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Coping with Blindness

Guest Author - Monica J. Foster

With advanced technology, better legislation and more social acceptance, it's getting easier for people who Blind and visually impaired to be productive in life, including enjoying a good book. There are sites site that act as a central repository for scanned books over the Internet. Some are free and others require fees.

Other options include buying or downloading audio books on CD or on your iPod. Some audio books may also be free, depending on the book and the site where it was downloaded

While there are many reference sites with information on living life with a visual impairment, I recommend government sites and organizations. The Library of Congress has a list of sites with not only information on independence, but other resources for people who are visually impaired, including:

• National consumer organization sites such as American Action Fund for Blind Children and Adults (AAF) and American Council of the Blind (ACB). AAF offers newsletters, free Braille calendars, and Twin Vision books in both print or Braille. The ACB is a national membership organization that helps people who are visually impaired advocate for civil rights, educational opportunities, vocational training, social security benefits, and health and social services.

• Organizations that provide reading services such as the American Printing House for the Blind (APH), International Association of Audio Information Services (IAAIS), and the Library of Congress. APH is a source of educational texts for students who are visually impaired Americans. The IAAIS provides an online listing of radio reading services in the United States, Toronto and Levin, New Zealand. Internet broadcasters deliver audio broadcasts of daily newspapers and other printed materials. The Library of Congress administers a free national library program of Braille and recorded materials.

These are just two of several resources for information and services. Also seek national professional organizations, children’s organizations, organizations with a focus on injuries or illness to the eye, as well as other organizations that provide financial and independent living services, including state divisions of services for people who are Blind.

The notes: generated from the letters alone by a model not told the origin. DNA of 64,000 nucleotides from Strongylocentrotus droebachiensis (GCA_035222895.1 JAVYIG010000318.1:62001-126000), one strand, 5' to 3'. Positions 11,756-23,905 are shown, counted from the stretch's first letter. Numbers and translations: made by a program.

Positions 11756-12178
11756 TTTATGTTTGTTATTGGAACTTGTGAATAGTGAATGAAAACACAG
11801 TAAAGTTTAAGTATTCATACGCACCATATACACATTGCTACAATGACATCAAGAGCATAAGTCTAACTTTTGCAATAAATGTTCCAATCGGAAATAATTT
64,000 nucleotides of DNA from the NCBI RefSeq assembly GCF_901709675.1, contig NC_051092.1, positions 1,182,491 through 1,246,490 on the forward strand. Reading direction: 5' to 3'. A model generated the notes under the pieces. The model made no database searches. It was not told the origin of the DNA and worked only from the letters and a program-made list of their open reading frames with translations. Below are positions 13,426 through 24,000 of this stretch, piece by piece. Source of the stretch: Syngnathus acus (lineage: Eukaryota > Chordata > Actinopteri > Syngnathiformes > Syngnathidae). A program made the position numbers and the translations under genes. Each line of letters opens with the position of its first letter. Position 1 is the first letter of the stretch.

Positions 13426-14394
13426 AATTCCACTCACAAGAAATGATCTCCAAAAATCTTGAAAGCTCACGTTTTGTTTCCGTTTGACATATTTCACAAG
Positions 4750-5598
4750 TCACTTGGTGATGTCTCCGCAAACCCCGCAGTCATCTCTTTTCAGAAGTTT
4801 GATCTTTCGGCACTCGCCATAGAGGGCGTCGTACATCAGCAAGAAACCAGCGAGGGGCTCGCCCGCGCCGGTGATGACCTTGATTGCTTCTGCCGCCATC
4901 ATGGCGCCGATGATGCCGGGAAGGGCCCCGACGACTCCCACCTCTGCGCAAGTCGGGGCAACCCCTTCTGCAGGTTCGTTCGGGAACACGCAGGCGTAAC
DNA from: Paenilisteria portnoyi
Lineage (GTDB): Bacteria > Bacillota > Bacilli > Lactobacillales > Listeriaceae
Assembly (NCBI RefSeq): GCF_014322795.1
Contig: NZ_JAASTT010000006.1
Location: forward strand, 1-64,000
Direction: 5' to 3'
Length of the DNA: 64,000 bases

Software for assistive technology is available to give people who are Blind access to books, computers and other electronic devices. The software works on a computer or other handheld information device, such as a cell phone or PDA. Electronic book readers also allow you access to books in large print and higher contrast.

Closed-circuit televisions or CCTVs project magnified images onto a video monitor, a TV screen or a computer monitor. The text can be changed from black on white to white on black, making it easier for someone who is not completely blind to read. If the user doesn’t have enough vision to read for a significant amount of time, eye fatigue and other physical problems may be present. Prior to purchasing a video magnifier, the individual should have a low-vision evaluation through their healthcare system and community service contacts. A low-vision specialist can also help determine which video magnifier is appropriate to your individual situation.

Magnification programs for the computer screen are also available, though many sites are programmed with a “change text size” button. When the user clicks on this, the text becomes larger or smaller, depending on your needs.

Optical character recognition (OCR) systems scan printed text, then convert it to recognized characters and words. The words are then sent to a synthesizer, which then recognizes the scanned document. OCR systems also use a spell checker and a lexicon, much like a standard word processing program. This will help to fix spelling errors, so that the correct word is read back to the listener.

Are you a student who is Blind? Many scholarships for people with disabilities who want to attend college are available. In the past, it was difficult for a person with a visual impairment to attend college. There weren’t enough technological advances to help with reading texts. Also, college entrance exams were a burden on students with a visual impairment, often leaving that student discriminated against and left out of the college experience entirely. No more!


There are also scholarships for people who are visually impaired or Blind. These scholarships generally have very few requirements.

The National Federation of the Blind (NFB) offers scholarships for the visually impaired, ranging from a few thousand dollars to up to $12,000. The Kenneth Jernigan Scholarship is given annually by the AAF for $12,000. This scholarship is for students who wish to work in the area of changing perceptions regarding the capabilities of people who are Blind across the world. No additional restrictions are placed on this scholarship.

The Charles and Melva T. Owen Memorial Scholarship is a $10,000 scholarship awarded in honor of Charles Owen in loving memory of his wife—an individual who was Blind. There is no limit on the field of study, except that “it shall be directed towards attaining financial independence and shall exclude religion and those seeking only to further general or cultural education.”

People with visual impairments have more opportunities than ever before. The world awaits you as someone without sight to grasp every possibility.



Content copyright © 2009 by Monica J. Foster. All rights reserved.
This content was written by Monica J. Foster. If you wish to use this content in any manner, you need written permission. Contact Monica J. Foster for details.
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